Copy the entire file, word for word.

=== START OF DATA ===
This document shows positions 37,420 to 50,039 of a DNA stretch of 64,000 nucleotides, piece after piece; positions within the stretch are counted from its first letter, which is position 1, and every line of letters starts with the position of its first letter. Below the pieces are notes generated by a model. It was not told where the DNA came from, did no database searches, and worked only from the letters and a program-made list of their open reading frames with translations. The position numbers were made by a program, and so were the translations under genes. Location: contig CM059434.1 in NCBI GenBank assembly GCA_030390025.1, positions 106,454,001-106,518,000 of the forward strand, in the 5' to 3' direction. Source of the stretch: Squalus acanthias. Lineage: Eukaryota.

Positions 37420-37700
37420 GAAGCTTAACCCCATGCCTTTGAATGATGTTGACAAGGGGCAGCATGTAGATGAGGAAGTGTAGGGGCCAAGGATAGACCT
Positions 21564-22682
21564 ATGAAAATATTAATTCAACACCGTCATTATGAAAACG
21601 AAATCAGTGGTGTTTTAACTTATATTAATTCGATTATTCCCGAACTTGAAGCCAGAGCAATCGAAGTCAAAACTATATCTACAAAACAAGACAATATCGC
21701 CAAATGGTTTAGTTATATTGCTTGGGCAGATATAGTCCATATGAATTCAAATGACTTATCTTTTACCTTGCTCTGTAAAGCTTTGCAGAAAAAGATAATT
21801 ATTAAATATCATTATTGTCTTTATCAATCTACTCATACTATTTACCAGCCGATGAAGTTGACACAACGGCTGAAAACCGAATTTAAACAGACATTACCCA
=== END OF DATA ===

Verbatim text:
This document shows positions 37,420 to 50,039 of a DNA stretch of 64,000 nucleotides, piece after piece; positions within the stretch are counted from its first letter, which is position 1, and every line of letters starts with the position of its first letter. Below the pieces are notes generated by a model. It was not told where the DNA came from, did no database searches, and worked only from the letters and a program-made list of their open reading frames with translations. The position numbers were made by a program, and so were the translations under genes. Location: contig CM059434.1 in NCBI GenBank assembly GCA_030390025.1, positions 106,454,001-106,518,000 of the forward strand, in the 5' to 3' direction. Source of the stretch: Squalus acanthias. Lineage: Eukaryota.

Positions 37420-37700
37420 GAAGCTTAACCCCATGCCTTTGAATGATGTTGACAAGGGGCAGCATGTAGATGAGGAAGTGTAGGGGCCAAGGATAGACCT
Positions 21564-22682
21564 ATGAAAATATTAATTCAACACCGTCATTATGAAAACG
21601 AAATCAGTGGTGTTTTAACTTATATTAATTCGATTATTCCCGAACTTGAAGCCAGAGCAATCGAAGTCAAAACTATATCTACAAAACAAGACAATATCGC
21701 CAAATGGTTTAGTTATATTGCTTGGGCAGATATAGTCCATATGAATTCAAATGACTTATCTTTTACCTTGCTCTGTAAAGCTTTGCAGAAAAAGATAATT
21801 ATTAAATATCATTATTGTCTTTATCAATCTACTCATACTATTTACCAGCCGATGAAGTTGACACAACGGCTGAAAACCGAATTTAAACAGACATTACCCA